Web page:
Editor’s note #2: Nita Fruit was Culturocity’s first ever Twitter follower. That’s right, the first. We had zero followers. Zero. Who follows someone with zero followers? Nita Fruit does, that’s who (by the way, you can follow her @NitaFruitMusic). So yeah, I’m a little biased toward Nita. That said, my personal bias aside, there is absolutely no denying her talent, and dare I say, anointing, to encourage and inspire with song in a manner that only she can.
Simply put, Nita Fruit can sang. Not just sing. Singing is for mere mortals. This lady can flat out sang. She’s the kind of vocalist whose gift is so amazing that it makes you feel like you can sang too. Until you open your mouth to do it. Then you appreciate her gift even more. Children, young adults and senior citizens alike were spotted head-nodding, toe-tapping and alternately smiling and doing that scrunched up church face that looks like something stanks – not just stinks – when somebody is, well, sanging. Sang Nita! We love it, and we love you too.
Here is where I might normally rattle off a laundry list of songs that an artist performed, describing the style and personality of each one to try to convey the mood. Such an effort would be completely futile with regard to Ms. Fruit, so I won’t even try. Her original, inimitable style defies any description that words can convey. Though she is known for performing covers, she is nobody’s copycat, delivering vocal bliss in a manner that is a complete overhaul of the “original”, making her cover an original itself. Not only does she completely revamp and froo-EE-ize the sound of a song, she will quite often replace many of the lyrics with her own as well, letting us into her world and convincing us that she truly feels and understands what she’s singing about.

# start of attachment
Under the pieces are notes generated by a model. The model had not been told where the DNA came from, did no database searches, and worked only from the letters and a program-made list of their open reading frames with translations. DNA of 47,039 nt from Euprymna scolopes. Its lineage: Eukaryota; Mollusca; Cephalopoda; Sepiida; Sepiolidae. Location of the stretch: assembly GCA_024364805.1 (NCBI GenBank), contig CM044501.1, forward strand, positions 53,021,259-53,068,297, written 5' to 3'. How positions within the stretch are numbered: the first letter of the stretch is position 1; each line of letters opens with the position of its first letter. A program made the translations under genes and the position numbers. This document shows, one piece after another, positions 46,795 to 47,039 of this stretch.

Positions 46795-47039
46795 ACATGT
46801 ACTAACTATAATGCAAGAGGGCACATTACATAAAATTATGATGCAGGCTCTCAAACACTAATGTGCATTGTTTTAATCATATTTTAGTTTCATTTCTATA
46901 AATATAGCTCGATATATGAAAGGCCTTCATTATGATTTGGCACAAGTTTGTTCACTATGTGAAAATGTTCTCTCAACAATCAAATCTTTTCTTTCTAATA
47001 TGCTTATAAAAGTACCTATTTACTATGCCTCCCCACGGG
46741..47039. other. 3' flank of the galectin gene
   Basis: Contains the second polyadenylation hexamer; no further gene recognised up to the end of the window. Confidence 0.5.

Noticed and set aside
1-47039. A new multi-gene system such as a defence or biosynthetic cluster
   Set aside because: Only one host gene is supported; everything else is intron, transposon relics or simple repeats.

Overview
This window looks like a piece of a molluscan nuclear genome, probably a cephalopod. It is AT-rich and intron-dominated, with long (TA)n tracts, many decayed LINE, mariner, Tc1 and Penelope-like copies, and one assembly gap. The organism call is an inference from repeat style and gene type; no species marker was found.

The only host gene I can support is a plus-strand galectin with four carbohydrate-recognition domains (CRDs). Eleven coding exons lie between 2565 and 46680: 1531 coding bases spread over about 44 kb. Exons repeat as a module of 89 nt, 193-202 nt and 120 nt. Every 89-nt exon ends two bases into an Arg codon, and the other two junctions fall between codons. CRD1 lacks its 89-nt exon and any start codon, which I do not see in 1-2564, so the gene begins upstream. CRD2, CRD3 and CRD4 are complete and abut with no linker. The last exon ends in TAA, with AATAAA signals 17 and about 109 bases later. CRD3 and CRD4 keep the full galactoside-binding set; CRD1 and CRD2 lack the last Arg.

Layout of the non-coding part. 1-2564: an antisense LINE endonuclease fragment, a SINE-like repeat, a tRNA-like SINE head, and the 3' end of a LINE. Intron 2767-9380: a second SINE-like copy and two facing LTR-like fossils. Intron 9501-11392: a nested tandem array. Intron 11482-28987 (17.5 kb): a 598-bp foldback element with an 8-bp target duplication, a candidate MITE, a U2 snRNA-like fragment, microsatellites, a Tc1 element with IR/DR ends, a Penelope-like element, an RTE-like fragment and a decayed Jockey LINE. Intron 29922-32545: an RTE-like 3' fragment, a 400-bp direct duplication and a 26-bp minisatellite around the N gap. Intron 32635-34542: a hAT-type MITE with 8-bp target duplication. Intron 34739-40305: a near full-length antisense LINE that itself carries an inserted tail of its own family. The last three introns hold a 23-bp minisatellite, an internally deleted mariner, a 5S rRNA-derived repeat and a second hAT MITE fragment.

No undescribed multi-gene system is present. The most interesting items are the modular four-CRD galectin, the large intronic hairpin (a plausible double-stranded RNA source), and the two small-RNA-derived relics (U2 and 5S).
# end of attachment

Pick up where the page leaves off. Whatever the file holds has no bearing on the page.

Midway through Nita’s first set, I was joined by Culturocity co-managing editor Dacia Hooks, who, like many others was slipping in late from church. That’s the kind of day it was; in fact the atmosphere of fellowship, love and happiness that flowed through Urban Roots almost made it feel like we were at an afternoon service. With food. Really good food. The menu was exquisite and the culinary fare was sumptuous. My hat is off to the Urban Roots kitchen. As my daddy used to say, it made my tongue want to slap my brains out.
The afternoon continued with little fanfare or formality as Nita sang some more, Casino Band played on skillfully, people ate, laughed, talked and sipped mimosas, sweet tea and ginger lemonade, and Urban Roots felt like everyone’s home.
Before leaving, I took the opportunity for an impromptu fan photo-op with Ms. Fruit. At her insistence, we had to let Dacia in one of our photos too, or whatever.
Photography courtesy of the Casino Band keyboard player who was standing nearby. That’s the kind of day it was.
See you next First Sunday at Urban Roots. To learn more about events at Urban Roots, visit their website at http://www.urbanrootsokc.com
Brian C. Scott